Microsoft - going big in Japan

[360] Details on HD-DVD, hot new games and much more

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Microsoft's pre-Tokyo Game Show press conference today started off with a stylish, big-screen video of a shirtless Asian man desperately spin-kicking a ring of Xbox 360s that floated tauntingly around him. Yes! Microsoft finally understands Japan! Now, if only we understood Microsoft.

While sales of the Xbox 360 have taken a serious beating in Japan - it's selling worse than the notoriously unpopular Xbox here - Microsoft hasn't given up on the country just yet. A slew of new accessories (including the HD-DVD drive) and Japanese-developed games are heading to the system by the end of the year, and Microsoft is pushing them hard.

As the video ended, Takashi Sensui, general manager of Microsoft's Japanese Xbox division, took the stage to outline the company's "do! do! do!" initiative. Aside from sounding hilarious when you say it out loud, it's about three concepts: "do! Choice," which in this case means releasing the stripped-down Core System package, previously unavailable in Japan; "do! Game," focusing on its 70 Japanese-developed games, 50 of which will be exclusive to Japan; and "do! Live," which unsurprisingly involves extending the reach of Xbox Live to PCs and mobile phones.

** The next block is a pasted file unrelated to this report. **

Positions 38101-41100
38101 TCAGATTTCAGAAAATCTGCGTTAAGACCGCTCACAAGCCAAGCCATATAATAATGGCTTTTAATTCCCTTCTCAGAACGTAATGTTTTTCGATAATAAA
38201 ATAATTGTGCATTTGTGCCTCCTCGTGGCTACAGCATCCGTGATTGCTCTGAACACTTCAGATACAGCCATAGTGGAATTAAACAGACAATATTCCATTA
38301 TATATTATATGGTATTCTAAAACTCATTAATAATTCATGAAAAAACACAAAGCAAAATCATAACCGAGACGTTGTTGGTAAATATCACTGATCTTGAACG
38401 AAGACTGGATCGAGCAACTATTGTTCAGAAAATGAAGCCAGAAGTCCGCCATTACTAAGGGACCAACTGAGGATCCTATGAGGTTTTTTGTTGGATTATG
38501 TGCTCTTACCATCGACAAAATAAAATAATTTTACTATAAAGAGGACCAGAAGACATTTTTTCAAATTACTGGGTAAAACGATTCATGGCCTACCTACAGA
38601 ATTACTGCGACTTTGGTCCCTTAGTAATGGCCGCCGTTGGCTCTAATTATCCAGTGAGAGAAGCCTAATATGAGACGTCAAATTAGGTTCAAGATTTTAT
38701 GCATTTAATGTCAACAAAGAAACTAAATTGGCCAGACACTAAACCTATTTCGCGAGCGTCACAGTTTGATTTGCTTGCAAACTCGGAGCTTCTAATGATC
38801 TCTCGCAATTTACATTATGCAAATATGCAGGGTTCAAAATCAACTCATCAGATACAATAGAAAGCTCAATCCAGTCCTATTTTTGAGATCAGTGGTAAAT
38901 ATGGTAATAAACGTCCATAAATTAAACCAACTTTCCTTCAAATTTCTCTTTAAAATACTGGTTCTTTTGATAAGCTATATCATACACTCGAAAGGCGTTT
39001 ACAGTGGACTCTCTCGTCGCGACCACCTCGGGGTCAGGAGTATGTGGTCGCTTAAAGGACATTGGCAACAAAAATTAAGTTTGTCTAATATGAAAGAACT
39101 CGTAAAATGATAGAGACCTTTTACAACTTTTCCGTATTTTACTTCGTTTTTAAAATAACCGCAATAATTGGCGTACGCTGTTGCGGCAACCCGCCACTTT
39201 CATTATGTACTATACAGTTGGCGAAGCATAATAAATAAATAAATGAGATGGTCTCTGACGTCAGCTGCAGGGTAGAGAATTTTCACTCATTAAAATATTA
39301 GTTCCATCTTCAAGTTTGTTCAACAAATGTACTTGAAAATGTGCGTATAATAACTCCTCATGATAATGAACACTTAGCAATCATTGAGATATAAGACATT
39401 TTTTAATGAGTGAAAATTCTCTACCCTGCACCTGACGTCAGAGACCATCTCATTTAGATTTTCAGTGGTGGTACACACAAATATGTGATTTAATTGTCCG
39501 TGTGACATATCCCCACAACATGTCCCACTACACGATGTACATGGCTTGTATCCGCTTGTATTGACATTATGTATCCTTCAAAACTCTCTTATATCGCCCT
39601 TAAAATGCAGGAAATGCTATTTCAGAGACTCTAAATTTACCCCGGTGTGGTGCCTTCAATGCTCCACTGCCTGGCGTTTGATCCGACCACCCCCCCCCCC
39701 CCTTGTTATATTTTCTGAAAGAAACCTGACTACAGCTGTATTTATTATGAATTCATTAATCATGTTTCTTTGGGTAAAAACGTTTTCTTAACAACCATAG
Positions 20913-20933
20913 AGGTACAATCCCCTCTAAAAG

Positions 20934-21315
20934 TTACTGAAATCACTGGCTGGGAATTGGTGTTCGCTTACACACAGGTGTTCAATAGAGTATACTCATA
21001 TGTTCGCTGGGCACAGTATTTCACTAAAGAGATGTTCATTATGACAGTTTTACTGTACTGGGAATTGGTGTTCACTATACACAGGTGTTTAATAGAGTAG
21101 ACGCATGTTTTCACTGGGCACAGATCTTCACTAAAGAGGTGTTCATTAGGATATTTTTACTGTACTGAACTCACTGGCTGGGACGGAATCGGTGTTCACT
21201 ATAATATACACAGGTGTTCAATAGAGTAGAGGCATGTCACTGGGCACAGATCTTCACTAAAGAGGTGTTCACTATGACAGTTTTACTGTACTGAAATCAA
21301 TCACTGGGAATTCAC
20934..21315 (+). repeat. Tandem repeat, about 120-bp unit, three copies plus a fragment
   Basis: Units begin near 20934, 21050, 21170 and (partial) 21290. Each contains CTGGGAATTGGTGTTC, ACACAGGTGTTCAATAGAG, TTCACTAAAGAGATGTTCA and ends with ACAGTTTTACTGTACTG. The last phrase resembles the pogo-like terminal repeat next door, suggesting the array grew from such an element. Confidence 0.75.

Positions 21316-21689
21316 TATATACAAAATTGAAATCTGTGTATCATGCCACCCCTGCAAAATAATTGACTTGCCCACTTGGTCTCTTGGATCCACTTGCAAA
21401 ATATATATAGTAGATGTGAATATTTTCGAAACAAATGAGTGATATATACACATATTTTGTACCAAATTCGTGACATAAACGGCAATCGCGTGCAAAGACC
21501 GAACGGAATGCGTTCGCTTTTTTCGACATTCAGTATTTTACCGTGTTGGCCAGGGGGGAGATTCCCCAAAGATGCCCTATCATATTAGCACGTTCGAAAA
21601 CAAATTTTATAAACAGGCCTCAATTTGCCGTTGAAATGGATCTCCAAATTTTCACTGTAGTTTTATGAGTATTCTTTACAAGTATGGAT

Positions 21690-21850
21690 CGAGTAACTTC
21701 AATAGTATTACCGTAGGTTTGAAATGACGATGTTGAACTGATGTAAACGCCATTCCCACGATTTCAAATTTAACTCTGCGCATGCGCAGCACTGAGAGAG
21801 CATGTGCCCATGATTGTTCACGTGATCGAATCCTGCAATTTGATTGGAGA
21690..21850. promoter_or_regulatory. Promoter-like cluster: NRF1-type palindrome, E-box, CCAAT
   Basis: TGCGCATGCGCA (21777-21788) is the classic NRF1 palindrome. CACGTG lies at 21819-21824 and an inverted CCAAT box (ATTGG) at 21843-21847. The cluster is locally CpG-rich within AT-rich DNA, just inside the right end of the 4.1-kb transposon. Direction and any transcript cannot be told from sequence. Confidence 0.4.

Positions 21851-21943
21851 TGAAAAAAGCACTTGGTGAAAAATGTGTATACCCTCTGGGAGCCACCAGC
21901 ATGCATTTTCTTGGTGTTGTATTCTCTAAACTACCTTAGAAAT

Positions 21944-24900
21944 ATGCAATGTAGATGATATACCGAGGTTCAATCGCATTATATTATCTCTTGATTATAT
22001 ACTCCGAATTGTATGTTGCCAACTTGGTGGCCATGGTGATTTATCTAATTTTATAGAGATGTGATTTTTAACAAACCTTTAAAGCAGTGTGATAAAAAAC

While we'd love to talk about Sensui's elaborations on what this would mean for the Japanese market, or Xbox chief Peter Moore's announcement that the 360 will soon launch in India, we'll instead cut straight to the stuff you actually care about. No, not Halo 3. That apparently didn't even merit a mention, although Microsoft had plenty of other cool stuff to show us.

ABOUT THE AUTHOR

After graduating from college in 2000 with a BA in journalism, I worked for five years as a copy editor, page designer and videogame-review columnist at a couple of mid-sized newspapers you've never heard of. My column eventually got me a freelancing gig with GMR magazine, which folded a few months later. I was hired on full-time by GamesRadar in late 2005, and have since been paid actual money to write silly articles about lovable blobs.

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